Standard of Care Versus Metastases-directed Therapy for PET-detected Nodal Oligorecurrent Prostate Cancer Following Multimodality Treatment: A Multi-institutional Case-control Study

T. Steuber, C. Jilg, P. Tennstedt, A. De Bruycker, D. Tilki, K. Decaestecker, T. Zilli, B. A. Jereczek-Fossa, U. Wetterauer, A. L. Grosu, W. Schultze-Seemann, H. Heinzer, M. Graefen, A. Morlacco, R. J. Karnes, P. Ost

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Abstract

Background: Most prostate cancer (PCa) patients with a biochemical failure following primary multimodality treatment (surgery and postoperative radiotherapy) relapse in the nodes. Objective: To perform a matched-case analysis in men with lymph node recurrent PCa comparing standard of care (SOC) with metastasis-directed therapy (MDT). Design, setting, and participants: PCa patients with a prostate-specific antigen (PSA) progression following multimodality treatment were included in this retrospective multi-institutional analysis. Intervention: The SOC cohort (n = 1816) received immediate or delayed androgen deprivation therapy administered at PSA progression. The MDT cohort (n = 263) received either salvage lymph node dissection (n = 166) or stereotactic body radiotherapy (n = 97) at PSA progression to a positron emission tomography-detected nodal recurrence. Outcome measurements and statistical analysis: The primary endpoint, cancer-specific survival (CSS), was analyzed using the Kaplan-Meier method, log-rank test, Cox proportional hazards models, and propensity score-matched analyses. Results and limitations: At a median follow-up of 70 (interquartile range: 48–98) mo, MDT was associated with an improved CSS on univariate (p = 0.029) and multivariate analysis (hazard ratio: 0.33, 95% confidence interval [CI]: 0.17–0.64) adjusted for the year of radical prostatectomy (RP), age at RP, PSA at RP, time from RP to PSA progression, Gleason score, surgical margin status, pT- and pN-stage. In total, 659 men were matched (3:1 ratio). The 5-yr CSS was 98.6% (95% CI: 94.3–99.6) and 95.7% (95% CI: 93.2–97.3) for MDT and SOC, respectively (p = 0.005, log-rank). The main limitations of our study are its retrospective design and lack of standardization of systemic treatment in the SOC cohort. Conclusions: MDT for nodal oligorecurrent PCa improves CSS as compared with SOC. These retrospective data from a multi-institutional pooled analysis should be considered as hypothesis-generating and inform future randomized trials in this setting. Patient summary: Prostate cancer patients experiencing a lymph node recurrence might benefit from local treatments directed at these lymph nodes.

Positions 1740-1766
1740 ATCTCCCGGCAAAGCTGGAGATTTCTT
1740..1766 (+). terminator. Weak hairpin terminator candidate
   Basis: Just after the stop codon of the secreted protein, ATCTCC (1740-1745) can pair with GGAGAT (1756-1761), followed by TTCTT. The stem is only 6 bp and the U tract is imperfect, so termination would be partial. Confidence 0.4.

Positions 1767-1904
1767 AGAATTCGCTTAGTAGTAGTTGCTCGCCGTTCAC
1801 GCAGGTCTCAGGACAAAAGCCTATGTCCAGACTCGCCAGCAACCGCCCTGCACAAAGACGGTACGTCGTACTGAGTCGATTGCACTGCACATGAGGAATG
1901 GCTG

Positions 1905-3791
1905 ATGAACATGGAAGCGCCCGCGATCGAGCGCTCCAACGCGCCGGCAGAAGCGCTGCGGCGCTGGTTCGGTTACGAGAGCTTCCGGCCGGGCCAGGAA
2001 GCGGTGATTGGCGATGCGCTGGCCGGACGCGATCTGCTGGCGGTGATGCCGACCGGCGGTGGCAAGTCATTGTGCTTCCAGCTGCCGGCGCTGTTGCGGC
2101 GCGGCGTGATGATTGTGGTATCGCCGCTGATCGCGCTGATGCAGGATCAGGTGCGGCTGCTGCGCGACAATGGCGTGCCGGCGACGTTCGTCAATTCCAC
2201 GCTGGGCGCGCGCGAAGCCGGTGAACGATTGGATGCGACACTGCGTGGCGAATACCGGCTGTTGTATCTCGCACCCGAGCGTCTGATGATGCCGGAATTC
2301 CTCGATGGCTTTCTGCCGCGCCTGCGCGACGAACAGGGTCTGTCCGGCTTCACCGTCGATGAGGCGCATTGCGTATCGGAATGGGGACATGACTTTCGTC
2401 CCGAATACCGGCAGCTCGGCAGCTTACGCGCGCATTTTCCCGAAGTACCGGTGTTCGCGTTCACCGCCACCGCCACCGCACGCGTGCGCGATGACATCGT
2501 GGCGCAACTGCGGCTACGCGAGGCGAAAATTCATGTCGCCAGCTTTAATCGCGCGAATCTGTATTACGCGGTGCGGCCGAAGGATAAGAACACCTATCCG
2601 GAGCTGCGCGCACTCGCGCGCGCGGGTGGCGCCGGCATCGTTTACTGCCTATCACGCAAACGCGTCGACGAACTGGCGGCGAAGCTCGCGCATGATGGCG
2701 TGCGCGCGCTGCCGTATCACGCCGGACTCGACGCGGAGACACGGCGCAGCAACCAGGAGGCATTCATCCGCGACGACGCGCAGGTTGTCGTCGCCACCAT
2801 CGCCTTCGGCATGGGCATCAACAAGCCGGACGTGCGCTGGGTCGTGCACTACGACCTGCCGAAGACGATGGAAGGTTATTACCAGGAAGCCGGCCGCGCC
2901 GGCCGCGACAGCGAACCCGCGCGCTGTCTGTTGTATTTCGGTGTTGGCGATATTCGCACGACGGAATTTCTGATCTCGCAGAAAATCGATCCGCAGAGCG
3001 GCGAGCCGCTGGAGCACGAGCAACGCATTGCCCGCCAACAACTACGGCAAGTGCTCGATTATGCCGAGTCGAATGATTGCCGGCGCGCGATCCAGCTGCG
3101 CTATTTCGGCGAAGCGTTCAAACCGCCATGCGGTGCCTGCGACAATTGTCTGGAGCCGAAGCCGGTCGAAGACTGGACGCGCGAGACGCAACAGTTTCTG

Original languageEnglish (US)
Pages (from-to)1007-1013
Number of pages7
JournalEuropean Urology Focus
Volume5
Issue number6
DOIs
StatePublished - Nov 2019

Keywords

  • Choline PET/CT
  • Neoplasm metastasis
  • Neoplasm recurrence
  • Oligometastasis
  • Prostatic neoplasms

ASJC Scopus subject areas

  • Urology

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    Steuber, T., Jilg, C., Tennstedt, P., De Bruycker, A., Tilki, D., Decaestecker, K., Zilli, T., Jereczek-Fossa, B. A., Wetterauer, U., Grosu, A. L., Schultze-Seemann, W., Heinzer, H., Graefen, M., Morlacco, A., Karnes, R. J., & Ost, P. (2019). Standard of Care Versus Metastases-directed Therapy for PET-detected Nodal Oligorecurrent Prostate Cancer Following Multimodality Treatment: A Multi-institutional Case-control Study. European Urology Focus, 5(6), 1007-1013. https://doi.org/10.1016/j.euf.2018.02.015